If you happen to wander into a Las Vegas sports book this week and are expecting to get some bets down on the NBA Draft, you are out of luck. That’s because wagering on the draft is not being offered in Sin City this year.
However, you may be saying to yourself, “I read Deandre Ayton is a huge favorite to go No. 1 with Luka Doncic at No. 2, and there’s even an over/under on how many Villanova players will be drafted in the first round.”
All of that is true, except none of it is coming from Las Vegas.
A common misperception is that all odds come from Vegas when, in fact, many of the betting options you read or hear about are available only at offshore sports books and not in Vegas. These include odds on which team LeBron James will play for next year, the over/under on the length of the national anthem sung before the Super Bowl, and the name of the next royal baby.
Here’s a look at some of those offshore betting props and odds for 2018 NBA Draft picks via BetOnline.com.
2018 NBA Draft odds, props
|No. 1-overall pick|
|Deandre Ayton -2000|
|Any other player +1200|
|Luka Doncic +1400|
|Jaren Jackson +4000|
|3rd or Worse -220|
|2nd or Better +175|
|3rd or Better -350|
|4th or Worse +260|
|Jaren Jackson Jr.|
|4th or Worse -175|
|3rd or Better +145|
|5th or Better -180|
|6th or Worse +150|
|Michael Porter Jr.|
|6th or Better -115|
|7th or Worse -115|
|8th or Worse -145|
|7th or Better +115|
|Wendell Carter Jr.|
|7th or Better -125|
|8th or Worse -105|
|10th or Worse -260|
|9th or Better +200|
|10th or Better -140|
|11th or Worse +110|
|12th or Worse -250|
|11th or Better +190|
|11th or Better -175|
|12th or Worse +145|
|Will LiAngelo Ball get Drafted?|
|Total Villanova players selected in Round 1|
|Four or more +650|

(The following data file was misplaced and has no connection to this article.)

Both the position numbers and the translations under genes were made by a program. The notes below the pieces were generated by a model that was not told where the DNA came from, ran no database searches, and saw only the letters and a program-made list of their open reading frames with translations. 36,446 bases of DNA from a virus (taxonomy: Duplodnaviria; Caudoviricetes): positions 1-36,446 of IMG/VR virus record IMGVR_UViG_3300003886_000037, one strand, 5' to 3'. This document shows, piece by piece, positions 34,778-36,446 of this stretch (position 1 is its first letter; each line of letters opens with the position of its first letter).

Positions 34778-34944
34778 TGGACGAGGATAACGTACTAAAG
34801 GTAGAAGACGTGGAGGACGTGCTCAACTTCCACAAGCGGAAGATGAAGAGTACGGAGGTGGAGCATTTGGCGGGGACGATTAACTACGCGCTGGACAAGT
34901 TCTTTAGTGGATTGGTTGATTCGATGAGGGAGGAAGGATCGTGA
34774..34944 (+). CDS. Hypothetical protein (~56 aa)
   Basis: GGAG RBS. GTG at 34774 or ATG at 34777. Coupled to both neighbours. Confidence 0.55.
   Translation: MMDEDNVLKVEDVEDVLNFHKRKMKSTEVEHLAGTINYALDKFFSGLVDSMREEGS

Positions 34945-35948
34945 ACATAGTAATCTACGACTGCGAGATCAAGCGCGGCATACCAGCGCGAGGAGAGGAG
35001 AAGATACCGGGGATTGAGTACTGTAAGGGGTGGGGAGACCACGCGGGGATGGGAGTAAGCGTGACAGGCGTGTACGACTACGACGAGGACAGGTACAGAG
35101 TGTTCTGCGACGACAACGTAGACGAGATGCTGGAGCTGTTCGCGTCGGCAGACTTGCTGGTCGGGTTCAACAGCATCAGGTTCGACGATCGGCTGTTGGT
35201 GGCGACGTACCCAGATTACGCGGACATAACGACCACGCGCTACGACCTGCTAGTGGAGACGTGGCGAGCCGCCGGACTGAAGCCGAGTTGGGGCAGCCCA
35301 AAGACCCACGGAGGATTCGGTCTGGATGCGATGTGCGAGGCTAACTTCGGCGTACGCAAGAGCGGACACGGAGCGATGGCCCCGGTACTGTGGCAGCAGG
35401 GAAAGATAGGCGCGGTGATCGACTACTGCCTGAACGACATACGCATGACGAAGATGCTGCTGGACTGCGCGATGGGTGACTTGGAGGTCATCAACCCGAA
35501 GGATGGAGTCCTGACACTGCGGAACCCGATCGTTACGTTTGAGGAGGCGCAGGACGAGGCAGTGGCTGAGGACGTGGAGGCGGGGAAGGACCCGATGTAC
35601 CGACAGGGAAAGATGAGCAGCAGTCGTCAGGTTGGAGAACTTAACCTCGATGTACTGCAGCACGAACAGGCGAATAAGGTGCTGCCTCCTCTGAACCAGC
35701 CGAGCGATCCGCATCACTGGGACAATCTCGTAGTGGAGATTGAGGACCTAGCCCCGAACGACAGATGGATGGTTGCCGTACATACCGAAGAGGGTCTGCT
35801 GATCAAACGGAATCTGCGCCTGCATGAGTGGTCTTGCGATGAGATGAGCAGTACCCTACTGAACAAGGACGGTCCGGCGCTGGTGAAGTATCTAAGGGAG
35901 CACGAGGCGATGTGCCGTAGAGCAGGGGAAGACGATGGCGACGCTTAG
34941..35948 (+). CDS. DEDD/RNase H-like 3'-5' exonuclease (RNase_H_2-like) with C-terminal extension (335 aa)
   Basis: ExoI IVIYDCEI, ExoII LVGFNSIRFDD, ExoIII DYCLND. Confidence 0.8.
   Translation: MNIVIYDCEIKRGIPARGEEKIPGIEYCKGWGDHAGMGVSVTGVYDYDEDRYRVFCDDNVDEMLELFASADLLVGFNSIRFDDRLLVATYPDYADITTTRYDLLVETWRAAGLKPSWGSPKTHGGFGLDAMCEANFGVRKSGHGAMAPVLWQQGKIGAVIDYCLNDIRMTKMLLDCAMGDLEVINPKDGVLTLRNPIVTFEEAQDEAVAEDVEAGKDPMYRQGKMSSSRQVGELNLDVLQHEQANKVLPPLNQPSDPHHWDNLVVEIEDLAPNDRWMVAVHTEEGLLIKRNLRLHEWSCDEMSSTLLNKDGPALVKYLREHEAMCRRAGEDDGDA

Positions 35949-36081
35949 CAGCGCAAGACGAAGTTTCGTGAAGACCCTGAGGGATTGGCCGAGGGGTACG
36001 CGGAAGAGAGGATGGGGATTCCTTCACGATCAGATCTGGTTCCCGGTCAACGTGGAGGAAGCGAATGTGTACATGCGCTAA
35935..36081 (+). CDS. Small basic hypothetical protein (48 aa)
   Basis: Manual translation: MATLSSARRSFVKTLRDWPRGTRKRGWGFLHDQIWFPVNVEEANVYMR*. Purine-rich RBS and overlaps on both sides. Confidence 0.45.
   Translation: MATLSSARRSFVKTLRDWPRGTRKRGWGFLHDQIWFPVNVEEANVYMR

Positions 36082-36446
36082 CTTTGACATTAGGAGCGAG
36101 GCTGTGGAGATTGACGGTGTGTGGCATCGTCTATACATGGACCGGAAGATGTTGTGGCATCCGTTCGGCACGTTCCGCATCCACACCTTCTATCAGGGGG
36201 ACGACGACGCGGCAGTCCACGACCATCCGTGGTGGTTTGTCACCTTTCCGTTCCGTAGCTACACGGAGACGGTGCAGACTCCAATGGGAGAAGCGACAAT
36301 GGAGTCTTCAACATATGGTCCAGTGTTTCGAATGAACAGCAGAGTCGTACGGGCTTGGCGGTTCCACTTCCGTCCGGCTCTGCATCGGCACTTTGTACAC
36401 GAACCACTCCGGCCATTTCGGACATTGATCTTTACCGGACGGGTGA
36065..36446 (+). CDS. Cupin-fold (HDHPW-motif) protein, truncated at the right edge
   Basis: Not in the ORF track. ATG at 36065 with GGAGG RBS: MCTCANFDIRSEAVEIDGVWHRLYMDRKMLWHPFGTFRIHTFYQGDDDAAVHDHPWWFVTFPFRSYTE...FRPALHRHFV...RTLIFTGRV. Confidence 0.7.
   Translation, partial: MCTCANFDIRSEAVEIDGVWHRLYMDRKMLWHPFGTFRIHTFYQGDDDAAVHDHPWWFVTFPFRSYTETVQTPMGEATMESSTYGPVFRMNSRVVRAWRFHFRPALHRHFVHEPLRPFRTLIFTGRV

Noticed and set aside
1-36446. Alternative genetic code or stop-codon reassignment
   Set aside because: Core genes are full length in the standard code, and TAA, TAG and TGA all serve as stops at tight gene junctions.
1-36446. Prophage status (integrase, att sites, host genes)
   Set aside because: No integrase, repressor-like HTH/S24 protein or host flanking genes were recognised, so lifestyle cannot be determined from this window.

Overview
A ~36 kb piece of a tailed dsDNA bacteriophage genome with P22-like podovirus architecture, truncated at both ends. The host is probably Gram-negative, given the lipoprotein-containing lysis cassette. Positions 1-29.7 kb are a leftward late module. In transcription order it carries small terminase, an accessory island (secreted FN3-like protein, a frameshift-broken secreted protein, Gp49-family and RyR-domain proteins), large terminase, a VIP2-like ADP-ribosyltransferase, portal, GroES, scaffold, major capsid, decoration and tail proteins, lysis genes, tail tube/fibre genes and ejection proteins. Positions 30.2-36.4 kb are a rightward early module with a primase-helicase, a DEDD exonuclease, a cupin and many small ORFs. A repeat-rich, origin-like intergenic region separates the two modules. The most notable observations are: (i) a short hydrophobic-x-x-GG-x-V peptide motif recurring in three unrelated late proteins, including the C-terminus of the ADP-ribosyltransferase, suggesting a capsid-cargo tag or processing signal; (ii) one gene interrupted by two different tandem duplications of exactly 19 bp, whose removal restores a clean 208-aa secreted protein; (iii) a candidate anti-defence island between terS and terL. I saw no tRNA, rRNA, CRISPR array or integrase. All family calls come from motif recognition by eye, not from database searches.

|Will Gary Trent Jr. be a 1st-round pick?|
|Will Grayson Allen be a 1st-round pick?|
|Will Jalen Brunson be a 1st-round pick?|
The Nevada Gaming Control Board must grant sports books permission to offer betting on off-field events, such as the NBA Draft. In order for that permission to be granted, a sports book must apply to the state’s gaming regulators.
Last year, Vegas books did offer betting on the NBA Draft; this year, the Gaming Control Board did not receive an application to allow them to do so, spokesperson Mike Lawton told BetChicago on Tuesday.
Vegas books accepted bets on the NFL Draft this year, and ESPN reported that handle was up 800 percent at William Hill U.S. from last year’s draft and 350 percent at the Westgate SuperBook.
Bettors beat the bookmakers during this year’s NFL Draft, but Nick Bogdanovich, director of trading at William Hill U.S., said his book’s loss was minimal and was not a factor in the decision not to offer wagering on the NBA Draft.
“It was small, so it was no big deal,” Bogdanovich told BetChicago. “Zero to do with it. We’ll be doing the NFL Draft every year, just because the NFL is so popular and (fans) have parties and live for it.”
Over at the Westgate, manager Jeff Sherman said his property typically follows other books’ lead when it comes to non-traditional wagers that require the permission of gaming regulators. He also said it was not worth moving forward this year with the same types of wagers books were allowed to offer on last year’s NBA Draft, specifically ones that were of interest to professional gamblers and not so much to casual bettors.
“You put in so much work and the things that Gaming let us offer were so limited in scope,” Sherman said. “(For example), we can’t put up over or under a player’s draft position, which would be easy and the general public would bet. They had it so you had to compare two guys and get more intricate, so it took a lot more work and the public wouldn’t get involved. So you’re basically spending all that time to put something up just for the sharp players, and we don’t need to go out of our way to do stuff like that.”
While Bogdanovich said this year’s deep draft would have generated some betting interest, the handle would not have been significant.
“It would be a non-event,” he said. “It would be more for publicity than for betting.”
He pointed out another reason he didn’t apply for permission this year: His company is hard at work expanding its business to other states in wake of the May 14 Supreme Court ruling on sports betting.
“We’re going into these other jurisdictions and we’re just so busy, I’ve totally forgotten to apply for it,” Bogdanovich said.
As for those other jurisdictions — New Jersey and Delaware are already open for sports-betting business and legislation is being written in Illinois, among several others — it’ll be up to regulators in those states to decide whether residents will be able to bet on events like the NBA Draft.
For this year at least, offshore books — or perhaps someone in your neighborhood — are your only options.
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